Alcohol and drug use in women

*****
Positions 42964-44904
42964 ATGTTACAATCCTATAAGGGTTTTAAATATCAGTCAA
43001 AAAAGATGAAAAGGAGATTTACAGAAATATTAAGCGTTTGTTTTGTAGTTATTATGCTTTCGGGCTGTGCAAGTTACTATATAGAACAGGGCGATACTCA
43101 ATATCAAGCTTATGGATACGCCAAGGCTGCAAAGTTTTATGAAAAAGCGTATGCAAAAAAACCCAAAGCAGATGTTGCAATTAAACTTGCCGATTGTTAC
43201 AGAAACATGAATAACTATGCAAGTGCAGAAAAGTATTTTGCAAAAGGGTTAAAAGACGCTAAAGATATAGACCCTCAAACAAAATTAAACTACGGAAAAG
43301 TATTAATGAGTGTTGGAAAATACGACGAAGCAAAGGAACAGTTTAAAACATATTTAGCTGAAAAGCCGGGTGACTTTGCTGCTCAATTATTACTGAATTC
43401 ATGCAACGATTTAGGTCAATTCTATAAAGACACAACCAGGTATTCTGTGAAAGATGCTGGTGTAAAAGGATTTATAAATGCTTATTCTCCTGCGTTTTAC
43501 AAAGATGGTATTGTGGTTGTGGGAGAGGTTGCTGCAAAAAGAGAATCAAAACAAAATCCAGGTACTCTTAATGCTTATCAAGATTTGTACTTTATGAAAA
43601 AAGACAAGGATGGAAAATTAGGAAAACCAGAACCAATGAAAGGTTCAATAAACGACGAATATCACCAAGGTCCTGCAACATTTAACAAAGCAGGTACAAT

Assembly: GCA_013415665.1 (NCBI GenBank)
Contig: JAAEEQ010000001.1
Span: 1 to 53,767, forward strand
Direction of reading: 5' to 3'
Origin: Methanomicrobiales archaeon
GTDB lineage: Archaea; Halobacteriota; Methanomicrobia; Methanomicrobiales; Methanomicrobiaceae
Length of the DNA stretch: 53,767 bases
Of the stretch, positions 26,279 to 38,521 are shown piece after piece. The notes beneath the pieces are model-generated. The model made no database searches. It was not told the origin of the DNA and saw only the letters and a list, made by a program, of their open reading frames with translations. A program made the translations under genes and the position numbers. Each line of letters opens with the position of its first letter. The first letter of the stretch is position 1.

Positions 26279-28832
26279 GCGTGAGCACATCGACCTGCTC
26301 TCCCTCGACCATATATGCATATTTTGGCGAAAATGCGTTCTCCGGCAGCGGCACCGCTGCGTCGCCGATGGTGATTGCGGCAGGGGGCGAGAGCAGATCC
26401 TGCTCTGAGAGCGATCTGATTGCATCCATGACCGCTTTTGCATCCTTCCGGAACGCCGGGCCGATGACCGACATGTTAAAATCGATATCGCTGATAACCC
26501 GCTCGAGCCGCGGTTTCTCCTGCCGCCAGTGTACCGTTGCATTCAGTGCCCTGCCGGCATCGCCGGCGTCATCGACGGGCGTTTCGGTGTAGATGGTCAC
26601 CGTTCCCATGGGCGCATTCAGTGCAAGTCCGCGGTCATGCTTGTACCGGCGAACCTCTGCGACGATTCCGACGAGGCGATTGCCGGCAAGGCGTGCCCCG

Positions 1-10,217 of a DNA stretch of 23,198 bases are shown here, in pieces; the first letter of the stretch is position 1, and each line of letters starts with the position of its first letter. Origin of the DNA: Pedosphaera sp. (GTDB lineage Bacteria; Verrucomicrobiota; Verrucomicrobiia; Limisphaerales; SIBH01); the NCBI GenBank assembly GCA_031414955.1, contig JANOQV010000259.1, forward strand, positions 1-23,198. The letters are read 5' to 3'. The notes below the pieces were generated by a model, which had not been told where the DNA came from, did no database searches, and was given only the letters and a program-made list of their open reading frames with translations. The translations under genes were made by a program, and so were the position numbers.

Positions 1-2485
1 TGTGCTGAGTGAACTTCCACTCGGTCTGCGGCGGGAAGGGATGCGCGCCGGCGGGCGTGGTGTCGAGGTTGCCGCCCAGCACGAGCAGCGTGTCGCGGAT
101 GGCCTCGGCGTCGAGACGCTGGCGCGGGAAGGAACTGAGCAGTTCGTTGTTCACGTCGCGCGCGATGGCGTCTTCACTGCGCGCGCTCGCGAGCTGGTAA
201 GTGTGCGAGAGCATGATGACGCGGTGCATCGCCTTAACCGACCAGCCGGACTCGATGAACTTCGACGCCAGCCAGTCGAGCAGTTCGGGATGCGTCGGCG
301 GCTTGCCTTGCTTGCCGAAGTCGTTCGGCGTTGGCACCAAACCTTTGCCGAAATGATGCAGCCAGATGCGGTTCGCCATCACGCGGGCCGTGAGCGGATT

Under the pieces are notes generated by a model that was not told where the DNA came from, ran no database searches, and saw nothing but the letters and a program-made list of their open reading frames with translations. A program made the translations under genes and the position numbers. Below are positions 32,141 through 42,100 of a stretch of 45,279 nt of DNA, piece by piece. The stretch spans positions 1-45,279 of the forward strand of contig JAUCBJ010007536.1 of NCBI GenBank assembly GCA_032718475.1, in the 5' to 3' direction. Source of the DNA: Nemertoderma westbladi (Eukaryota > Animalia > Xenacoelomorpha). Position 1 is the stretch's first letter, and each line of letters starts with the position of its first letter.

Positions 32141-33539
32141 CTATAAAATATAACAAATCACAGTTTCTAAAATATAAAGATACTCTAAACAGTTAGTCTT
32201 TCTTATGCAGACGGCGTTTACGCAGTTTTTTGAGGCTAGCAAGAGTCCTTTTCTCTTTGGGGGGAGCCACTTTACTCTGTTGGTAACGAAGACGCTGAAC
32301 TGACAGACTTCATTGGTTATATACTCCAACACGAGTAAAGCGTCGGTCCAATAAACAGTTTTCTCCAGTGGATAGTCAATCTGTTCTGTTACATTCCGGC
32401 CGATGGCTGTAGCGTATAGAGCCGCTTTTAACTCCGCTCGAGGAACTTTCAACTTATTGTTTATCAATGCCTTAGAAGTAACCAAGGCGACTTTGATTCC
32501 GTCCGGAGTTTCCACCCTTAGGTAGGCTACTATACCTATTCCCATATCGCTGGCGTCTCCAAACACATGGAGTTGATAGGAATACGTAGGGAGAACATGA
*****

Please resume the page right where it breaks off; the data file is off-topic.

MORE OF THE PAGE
Women, like men, use alcohol and other psychoactive substances for a range of reasons including relaxation and pleasure but this needs to be viewed in the context of women’s roles in contemporary society. In contrast with men, drinking behaviours or drug use in women is considered to be deviant behaviours and women are more stigmatised, marginalised and labelled. Research indicates that women with substance use problems are more likely than men to be younger, to have a partner with a substance use problem, to have dependent children, often to live with a drug using partner, to have more severe problems at the beginning of treatment, to have trauma related to physical and sexual abuse and to have concurrent psychiatric disorders. Maternal alcohol use during pregnancy contributes to a wide range of disorders on the offspring including social, emotional and cognitive development, learning deficits, hyperactivity, attention problems and foetal alcohol spectrum disorders. The behaviours and lifestyles of parents with substance use disorders have a significant impact on the children. In some cases, parental substance use can affect parenting styles and behaviours, pre-natal development, and early childhood and adolescent development. A parent who misuses psychoactive substances does not necessarily equate to poor parenting.